When to stop anti-TNF therapy in Crohn's disease (CD)? This is a very important question both for patients and physicians. There is no published evidence to clearly and definitely answer this question. However data on natural history of CD, long term safety of biologics, outcome after immunosuppressors (IS) cessation and some preliminary studies on biologics cessation may help us to discuss this topic. One could argue that there is currently no good reason to stop anti-TNF therapy in a patient who is in stable remission and tolerate this drug very well. The decision to stop an anti-TNF treatment is thus currently based on a compromise between the benefits/risks and cost of such long term treatment. While it appears now clearly that prolonged anti-TNF therapy is associated with favourable outcome with sustained remission, reduced surgeries and hospitalisation as well as absence of significant increase in mortality or cancers, the cost-effectiveness which is probably favourable for short and mid-term treatment (up to one year), may be less optimal for very long term treatment. In this perspective however, prospective studies should be performed to adequately assess long term evolution, disease outcome, safety and global cost of strategies based on treatment reduction with IS maintenance alone or even full treatment cessation. [less ▲]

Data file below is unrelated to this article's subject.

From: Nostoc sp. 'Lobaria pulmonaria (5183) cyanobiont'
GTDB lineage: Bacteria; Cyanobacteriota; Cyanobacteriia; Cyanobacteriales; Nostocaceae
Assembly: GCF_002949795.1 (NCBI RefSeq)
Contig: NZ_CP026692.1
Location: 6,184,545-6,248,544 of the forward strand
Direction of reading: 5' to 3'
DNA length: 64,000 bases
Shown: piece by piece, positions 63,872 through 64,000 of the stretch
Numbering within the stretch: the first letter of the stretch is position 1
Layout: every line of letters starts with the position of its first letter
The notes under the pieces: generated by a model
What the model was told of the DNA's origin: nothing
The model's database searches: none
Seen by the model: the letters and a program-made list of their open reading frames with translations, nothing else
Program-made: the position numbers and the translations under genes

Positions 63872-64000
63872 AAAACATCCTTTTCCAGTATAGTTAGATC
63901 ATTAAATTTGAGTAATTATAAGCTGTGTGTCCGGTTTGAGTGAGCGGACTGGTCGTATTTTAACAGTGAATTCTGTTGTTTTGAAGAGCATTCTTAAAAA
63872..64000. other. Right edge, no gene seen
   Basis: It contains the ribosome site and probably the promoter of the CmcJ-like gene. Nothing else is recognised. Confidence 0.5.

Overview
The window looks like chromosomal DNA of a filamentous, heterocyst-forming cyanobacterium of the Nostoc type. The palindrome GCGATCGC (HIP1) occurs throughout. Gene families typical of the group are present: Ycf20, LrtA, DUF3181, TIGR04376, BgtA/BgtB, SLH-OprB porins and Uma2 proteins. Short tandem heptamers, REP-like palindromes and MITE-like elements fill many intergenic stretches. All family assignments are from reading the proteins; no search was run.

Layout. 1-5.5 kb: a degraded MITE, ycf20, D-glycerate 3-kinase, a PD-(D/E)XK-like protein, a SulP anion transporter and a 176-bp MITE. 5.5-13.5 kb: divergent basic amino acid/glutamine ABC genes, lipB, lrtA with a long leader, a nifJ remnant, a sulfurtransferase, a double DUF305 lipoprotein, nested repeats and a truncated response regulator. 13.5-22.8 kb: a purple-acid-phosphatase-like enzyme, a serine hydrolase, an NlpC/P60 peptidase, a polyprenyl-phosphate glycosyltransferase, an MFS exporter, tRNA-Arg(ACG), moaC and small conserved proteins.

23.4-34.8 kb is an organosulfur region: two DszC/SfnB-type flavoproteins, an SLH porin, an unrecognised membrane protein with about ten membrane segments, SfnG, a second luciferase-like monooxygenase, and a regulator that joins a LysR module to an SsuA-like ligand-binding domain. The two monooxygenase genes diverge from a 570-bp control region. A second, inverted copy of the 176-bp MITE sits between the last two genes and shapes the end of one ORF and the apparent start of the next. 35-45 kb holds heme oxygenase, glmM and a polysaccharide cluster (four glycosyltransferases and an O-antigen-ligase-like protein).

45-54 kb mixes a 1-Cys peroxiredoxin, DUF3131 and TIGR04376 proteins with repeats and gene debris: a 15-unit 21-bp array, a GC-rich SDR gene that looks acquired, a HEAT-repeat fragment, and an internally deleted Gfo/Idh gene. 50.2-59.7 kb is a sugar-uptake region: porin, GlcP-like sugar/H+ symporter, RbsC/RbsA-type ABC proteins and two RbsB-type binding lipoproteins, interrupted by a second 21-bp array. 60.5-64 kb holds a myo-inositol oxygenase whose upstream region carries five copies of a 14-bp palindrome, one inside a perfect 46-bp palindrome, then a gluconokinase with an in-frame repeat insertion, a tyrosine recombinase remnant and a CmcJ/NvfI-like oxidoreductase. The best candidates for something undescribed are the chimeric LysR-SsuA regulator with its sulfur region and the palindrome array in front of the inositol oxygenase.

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See detailTailoring the treatment to the individual in Crohn's disease
Louis, Edouard ULg; Belaiche, Jacques ULg; Reenaers, Catherine ULg

in Therapeutic advances in Gastroenterology (2009), 2

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See detailGenetics of ulcerative colitis: the come-back of interleukin 10.
Louis, Edouard ULg; Libioulle, Cécile ULg; Reenaers, Catherine ULg et al

in Gut (2009), 58(9), 1173-6

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See detailThérapies biologiques et maladies inflammatoires chroniques intestinales
Reenaers, Catherine ULg; Louis, Edouard ULg; Belaiche, Jacques ULg

in Revue Médicale de Liège (2009), 64(5-6), 301-304

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See detailDoes the behavior of Crohn's disease change over time?
Louis, Edouard ULg; Reenaers, Catherine ULg; Belaiche, Jacques ULg

in Inflammatory Bowel Diseases (2008), 14

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See detailAre we giving biologics too much time? When should we stop treatment?
Louis, Edouard ULg; Reenaers, Catherine ULg; Belaiche, Jacques ULg

in World Journal of Gastroenterology (2008), 14